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Hazeltine primed for long, tough test at KPMG Women's PGA

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CHASKA, Minn. – Hazeltine National Golf Club is a lovable brute.

That’s the early impression players are getting at the KPMG Women’s PGA Championship this week.

One caddie called it a “bomber’s paradise.”

Catriona Matthew, the 2009 Women’s British Open champ, agrees power is especially useful this week.

“It’s tough thinking of a course we’ve played set up longer than this,” Matthew said. “But you don’t know where the tees will be once play begins.”

The par-72 layout is set up at 6,807 yards on the scorecard, almost 250 yards longer than the U.S. Women’s Open was set up at the Country Club of Charleston two weeks ago. That was a par-71 layout.

“It’s going to play difficult and long,” said Nelly Korda, one of the tour’s big hitters. “I have a bunch of 6- and 7-irons into greens this week.”

The par 5s are so long that Ariya Jutanugarn is considering putting a driver in her bag to give her a chance to reach some of the long par 5s. She rarely puts driver in her bag.

“A lot of the par 5s are not reachable,” said Danielle Kang, the 2017 Women’s PGA Championship winner.

The third hole, the first par 5 on the course, is 568 yards.

The 13th hole, a par 3, is 204 yards with a narrow opening in front.

The 16th is 380 yards but can be played at 240 yards as a drivable par 4.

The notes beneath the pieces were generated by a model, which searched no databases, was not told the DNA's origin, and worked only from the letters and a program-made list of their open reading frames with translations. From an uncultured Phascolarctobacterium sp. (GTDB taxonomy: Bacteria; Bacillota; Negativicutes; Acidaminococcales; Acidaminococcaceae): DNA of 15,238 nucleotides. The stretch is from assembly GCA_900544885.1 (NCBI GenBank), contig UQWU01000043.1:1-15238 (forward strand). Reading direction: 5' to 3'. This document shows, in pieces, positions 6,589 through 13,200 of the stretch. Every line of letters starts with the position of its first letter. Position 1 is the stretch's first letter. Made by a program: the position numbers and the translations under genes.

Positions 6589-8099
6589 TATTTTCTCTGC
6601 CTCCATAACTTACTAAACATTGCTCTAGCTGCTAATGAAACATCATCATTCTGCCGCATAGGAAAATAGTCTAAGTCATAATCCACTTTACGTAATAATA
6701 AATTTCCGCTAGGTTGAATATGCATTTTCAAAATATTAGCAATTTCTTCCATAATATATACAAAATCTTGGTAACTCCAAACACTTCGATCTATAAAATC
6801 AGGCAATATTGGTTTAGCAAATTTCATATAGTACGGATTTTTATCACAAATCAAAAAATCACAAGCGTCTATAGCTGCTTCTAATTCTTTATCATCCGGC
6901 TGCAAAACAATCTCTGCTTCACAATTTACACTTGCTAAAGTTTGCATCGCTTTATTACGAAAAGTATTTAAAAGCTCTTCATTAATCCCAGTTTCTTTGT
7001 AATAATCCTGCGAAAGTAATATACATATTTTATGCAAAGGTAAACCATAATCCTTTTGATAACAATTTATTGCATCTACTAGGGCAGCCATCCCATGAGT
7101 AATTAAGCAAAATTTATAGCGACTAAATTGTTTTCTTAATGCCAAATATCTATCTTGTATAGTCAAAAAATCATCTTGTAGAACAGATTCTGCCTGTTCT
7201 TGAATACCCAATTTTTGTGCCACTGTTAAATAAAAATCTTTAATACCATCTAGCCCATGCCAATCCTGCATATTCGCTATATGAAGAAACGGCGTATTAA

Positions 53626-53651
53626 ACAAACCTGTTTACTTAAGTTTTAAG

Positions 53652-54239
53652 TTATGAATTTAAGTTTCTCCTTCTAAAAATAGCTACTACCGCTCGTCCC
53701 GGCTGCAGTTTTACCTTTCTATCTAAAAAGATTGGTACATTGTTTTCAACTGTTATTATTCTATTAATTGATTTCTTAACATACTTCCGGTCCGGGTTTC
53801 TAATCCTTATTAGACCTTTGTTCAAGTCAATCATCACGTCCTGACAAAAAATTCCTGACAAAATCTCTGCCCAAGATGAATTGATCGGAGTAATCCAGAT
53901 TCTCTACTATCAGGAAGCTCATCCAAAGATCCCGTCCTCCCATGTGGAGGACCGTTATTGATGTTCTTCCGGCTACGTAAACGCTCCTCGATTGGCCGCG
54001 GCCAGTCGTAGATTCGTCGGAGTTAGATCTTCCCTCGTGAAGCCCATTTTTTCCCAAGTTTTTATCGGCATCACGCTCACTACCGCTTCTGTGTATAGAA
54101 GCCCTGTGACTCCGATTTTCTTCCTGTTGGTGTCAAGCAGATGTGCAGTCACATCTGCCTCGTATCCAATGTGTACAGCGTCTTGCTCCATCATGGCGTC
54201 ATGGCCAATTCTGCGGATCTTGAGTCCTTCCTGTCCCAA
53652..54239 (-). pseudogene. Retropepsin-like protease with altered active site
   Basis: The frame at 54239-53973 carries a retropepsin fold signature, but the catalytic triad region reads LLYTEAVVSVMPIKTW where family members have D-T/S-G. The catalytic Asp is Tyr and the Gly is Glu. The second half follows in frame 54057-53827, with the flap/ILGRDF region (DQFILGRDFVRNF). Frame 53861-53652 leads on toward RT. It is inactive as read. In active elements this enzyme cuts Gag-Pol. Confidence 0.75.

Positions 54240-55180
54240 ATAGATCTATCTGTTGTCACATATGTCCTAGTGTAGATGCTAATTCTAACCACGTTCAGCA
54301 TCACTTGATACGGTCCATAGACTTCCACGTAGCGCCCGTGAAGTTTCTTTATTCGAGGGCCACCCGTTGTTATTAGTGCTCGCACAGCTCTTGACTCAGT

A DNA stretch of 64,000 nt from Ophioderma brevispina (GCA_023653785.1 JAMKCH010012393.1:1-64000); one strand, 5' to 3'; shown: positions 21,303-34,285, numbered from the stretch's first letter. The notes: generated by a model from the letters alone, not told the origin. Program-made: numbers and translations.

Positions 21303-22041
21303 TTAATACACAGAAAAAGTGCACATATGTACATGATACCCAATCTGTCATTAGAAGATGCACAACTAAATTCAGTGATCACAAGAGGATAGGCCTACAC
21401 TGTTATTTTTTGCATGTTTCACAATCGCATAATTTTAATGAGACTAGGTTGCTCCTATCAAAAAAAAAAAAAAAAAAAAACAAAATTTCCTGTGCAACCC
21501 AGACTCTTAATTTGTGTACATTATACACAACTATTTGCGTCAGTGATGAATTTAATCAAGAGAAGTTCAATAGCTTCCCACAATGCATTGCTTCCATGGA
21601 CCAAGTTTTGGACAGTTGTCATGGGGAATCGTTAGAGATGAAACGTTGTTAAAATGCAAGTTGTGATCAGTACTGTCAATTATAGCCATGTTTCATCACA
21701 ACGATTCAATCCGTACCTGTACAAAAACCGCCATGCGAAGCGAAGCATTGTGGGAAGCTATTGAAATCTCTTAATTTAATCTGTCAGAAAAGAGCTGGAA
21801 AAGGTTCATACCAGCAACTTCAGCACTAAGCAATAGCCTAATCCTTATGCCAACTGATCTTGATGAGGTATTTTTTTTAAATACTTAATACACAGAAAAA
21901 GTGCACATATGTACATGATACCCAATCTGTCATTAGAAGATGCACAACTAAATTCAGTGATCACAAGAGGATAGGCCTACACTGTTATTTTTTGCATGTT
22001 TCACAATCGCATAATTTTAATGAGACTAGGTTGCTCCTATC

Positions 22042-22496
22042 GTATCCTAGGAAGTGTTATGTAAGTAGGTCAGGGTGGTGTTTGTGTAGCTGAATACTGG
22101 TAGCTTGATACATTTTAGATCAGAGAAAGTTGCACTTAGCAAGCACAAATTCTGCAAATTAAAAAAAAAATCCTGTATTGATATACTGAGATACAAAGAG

Kerry Haigh, the PGA’s chief championships officer, said the fairway widths are “relatively generous,” averaging 30 yards in width, with the rough to be topped off Wednesday evening at 3½ inches. The greens are firming up quickly with sun and wind factors through this week.

“It’s a wonderful course,” Haigh said. “Everything is right in front of you, straight forward. There are no tricks. It’s well bunkered, with plenty of movement in the greens. It’s just a good test of every aspect of the game.”

Haigh said the plan is to play the 16th at 240 yards as a drivable par 4 on one day, though he said weather could nix that plan. There’s water to the right of and behind the green.

“There’s been a lot of talk about that hole,” Haigh said. “If we move it up one day, which we probably will, it will be 227 to the front of the green. The hope is almost every player in the field, if they want, can go for it. So, everyone will have to make a decision.

“If you’re long and right, there’s water, but if you are short and left, you still may have a tough chip.”

It’s the Aon Risk-Reward Challenge Hole this week. Korda said there’s definitely risk to weigh against reward.

“I think it’s actually harder as a drivable par 4,” she said.

Overall, players are giving the course strong reviews.

“It’s a pure track,” Korda said.

“It’s a ball striker’s course,” Kang said.

Stacy Lewis predicts double digits under par should win.

“But I don’t think anyone is going to say it’s easy,” Lewis said. “The greens are firm, and I think that’s going to be the hardest part. Going to be hard to get it close to some pins. A few holes, you’ll have some longer irons in.”